If , in fact, you do not have a reading between A and C, then you have an open fuse somewhere.Hello All,
I hired into a maintenance position last year and have a question in regards to 208v, 3 phase power as I'm not real familiar with such.
Anyhow we have pump, maintained by another company, that we are having issues with and it seems improperly wired to me as I research. BTW, they've sent two technicians out in the last month with the last stating the voltage is to low. He says it needs to be 240v to the pump....
Please confirm the following:
1) 208v 3 phase will show 120v on each leg (phase) but it will only read 208v across two legs; because the phases are never at peak power at the same time.
This seems correct but my Supervisor, who is intimately familiar with the system doesn't think so, and he spoke with an electrician who concluded the power company has a low voltage issue. That doesn't seem the case to me though.
I think they replaced the pump with an improper one or didn't wire it properly. I also noticed something "seemingly" odd with the electrical hookup for the pump.
The pump is protected by a breaker that has three hot wires (A, B, C). It is located in a panel which has various modules (contactors, float switches, timers). Each leg or phase on the breaker has 120v respectfully with A + B = 208 volts, B + C = 208 volts; However A + C = 0 volts.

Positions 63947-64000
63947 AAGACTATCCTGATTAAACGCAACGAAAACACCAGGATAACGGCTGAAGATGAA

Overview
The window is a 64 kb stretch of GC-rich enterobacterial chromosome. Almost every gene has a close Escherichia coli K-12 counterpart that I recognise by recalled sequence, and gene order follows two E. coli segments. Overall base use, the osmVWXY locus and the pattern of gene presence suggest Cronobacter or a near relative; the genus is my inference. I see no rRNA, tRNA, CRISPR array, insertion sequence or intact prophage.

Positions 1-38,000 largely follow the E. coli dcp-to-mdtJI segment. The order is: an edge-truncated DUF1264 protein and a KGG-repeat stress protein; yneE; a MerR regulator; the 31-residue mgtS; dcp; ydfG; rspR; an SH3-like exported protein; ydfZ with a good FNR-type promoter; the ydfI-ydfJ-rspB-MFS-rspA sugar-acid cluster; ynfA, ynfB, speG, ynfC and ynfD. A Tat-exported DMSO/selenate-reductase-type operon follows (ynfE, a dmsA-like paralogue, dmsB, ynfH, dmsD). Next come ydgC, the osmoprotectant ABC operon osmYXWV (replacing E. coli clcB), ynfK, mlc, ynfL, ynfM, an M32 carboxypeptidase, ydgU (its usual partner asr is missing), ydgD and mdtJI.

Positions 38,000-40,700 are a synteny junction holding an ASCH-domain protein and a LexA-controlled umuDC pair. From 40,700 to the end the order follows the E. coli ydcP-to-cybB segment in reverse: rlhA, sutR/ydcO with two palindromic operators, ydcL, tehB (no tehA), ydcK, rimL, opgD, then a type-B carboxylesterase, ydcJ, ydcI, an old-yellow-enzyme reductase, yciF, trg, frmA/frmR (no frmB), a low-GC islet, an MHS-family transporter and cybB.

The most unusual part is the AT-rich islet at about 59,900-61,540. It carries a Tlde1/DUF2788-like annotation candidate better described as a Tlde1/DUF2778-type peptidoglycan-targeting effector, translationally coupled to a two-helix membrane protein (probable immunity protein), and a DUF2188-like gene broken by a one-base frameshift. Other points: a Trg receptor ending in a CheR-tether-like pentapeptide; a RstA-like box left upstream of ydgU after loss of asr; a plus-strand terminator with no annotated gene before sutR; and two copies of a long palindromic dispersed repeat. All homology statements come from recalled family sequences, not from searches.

That would indicate to me that A and C legs are the same phase. I would assume that breaker is meant to have three independent phases coming to it but I cannot say for certain because I don't know about the wiring requirements. I know the heat strip on my AC unit has a switch that separates two hot legs so they are used independently of each other.
2) I don't know if this breaker is serving some similar purpose but I cannot fathom why that would be the case? I cannot see any reason why you would have three legs on a breaker with two of them being the same? Maybe you can enlighten me.
3) How can you get 240v from 208v? Does the motor have to be wired for such or have a transformer of some sort? Otherwise, how can you get 240v as questioned above?
Thanks and Merry Christmas,
you need to trace back from the cabinet to the power source and see what is missing.
With your limited knowledge, this is really something you should not be messing with.